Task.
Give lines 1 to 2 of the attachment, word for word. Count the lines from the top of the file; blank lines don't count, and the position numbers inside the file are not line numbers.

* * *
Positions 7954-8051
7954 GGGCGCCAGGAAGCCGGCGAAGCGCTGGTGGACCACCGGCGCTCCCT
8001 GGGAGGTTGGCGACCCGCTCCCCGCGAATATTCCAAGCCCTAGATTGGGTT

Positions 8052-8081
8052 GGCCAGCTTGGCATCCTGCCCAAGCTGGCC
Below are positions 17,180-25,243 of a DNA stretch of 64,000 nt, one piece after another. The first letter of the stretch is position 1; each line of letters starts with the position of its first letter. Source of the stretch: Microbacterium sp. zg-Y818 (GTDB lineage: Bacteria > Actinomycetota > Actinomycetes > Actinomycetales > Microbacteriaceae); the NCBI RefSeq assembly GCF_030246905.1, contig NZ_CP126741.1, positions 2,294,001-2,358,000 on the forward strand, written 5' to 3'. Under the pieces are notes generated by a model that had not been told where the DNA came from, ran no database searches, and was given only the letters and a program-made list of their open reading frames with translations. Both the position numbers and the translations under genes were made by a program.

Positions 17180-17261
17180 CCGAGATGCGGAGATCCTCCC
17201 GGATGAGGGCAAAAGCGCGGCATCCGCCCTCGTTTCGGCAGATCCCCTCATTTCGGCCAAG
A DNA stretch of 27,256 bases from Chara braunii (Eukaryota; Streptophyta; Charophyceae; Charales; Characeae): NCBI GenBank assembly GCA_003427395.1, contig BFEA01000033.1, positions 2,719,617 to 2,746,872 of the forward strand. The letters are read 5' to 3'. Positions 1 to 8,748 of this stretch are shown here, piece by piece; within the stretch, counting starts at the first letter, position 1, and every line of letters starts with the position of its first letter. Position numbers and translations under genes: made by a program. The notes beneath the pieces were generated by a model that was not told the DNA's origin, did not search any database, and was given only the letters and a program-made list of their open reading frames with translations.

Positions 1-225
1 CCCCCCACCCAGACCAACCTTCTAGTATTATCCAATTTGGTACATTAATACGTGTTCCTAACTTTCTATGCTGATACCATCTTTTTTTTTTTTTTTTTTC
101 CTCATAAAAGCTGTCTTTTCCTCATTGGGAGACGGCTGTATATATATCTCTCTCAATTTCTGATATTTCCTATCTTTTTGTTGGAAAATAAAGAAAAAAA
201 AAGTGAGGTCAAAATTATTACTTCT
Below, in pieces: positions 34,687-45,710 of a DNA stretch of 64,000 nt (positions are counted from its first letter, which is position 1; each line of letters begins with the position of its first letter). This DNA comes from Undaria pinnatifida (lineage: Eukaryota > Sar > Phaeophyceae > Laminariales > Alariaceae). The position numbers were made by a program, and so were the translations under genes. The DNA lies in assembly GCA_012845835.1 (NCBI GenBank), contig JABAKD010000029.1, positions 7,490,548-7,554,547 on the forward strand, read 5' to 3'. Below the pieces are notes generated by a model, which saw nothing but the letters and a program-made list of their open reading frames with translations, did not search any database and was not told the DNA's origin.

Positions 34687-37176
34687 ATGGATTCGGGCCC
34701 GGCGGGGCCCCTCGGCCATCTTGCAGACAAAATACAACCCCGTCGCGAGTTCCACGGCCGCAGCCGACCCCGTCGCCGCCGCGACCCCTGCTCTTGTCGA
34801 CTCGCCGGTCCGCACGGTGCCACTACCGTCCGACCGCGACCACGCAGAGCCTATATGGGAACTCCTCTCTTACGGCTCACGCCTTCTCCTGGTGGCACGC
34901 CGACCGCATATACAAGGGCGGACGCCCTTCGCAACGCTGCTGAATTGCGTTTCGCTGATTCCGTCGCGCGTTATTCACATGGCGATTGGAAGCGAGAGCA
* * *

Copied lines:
Positions 7954-8051
7954 GGGCGCCAGGAAGCCGGCGAAGCGCTGGTGGACCACCGGCGCTCCCT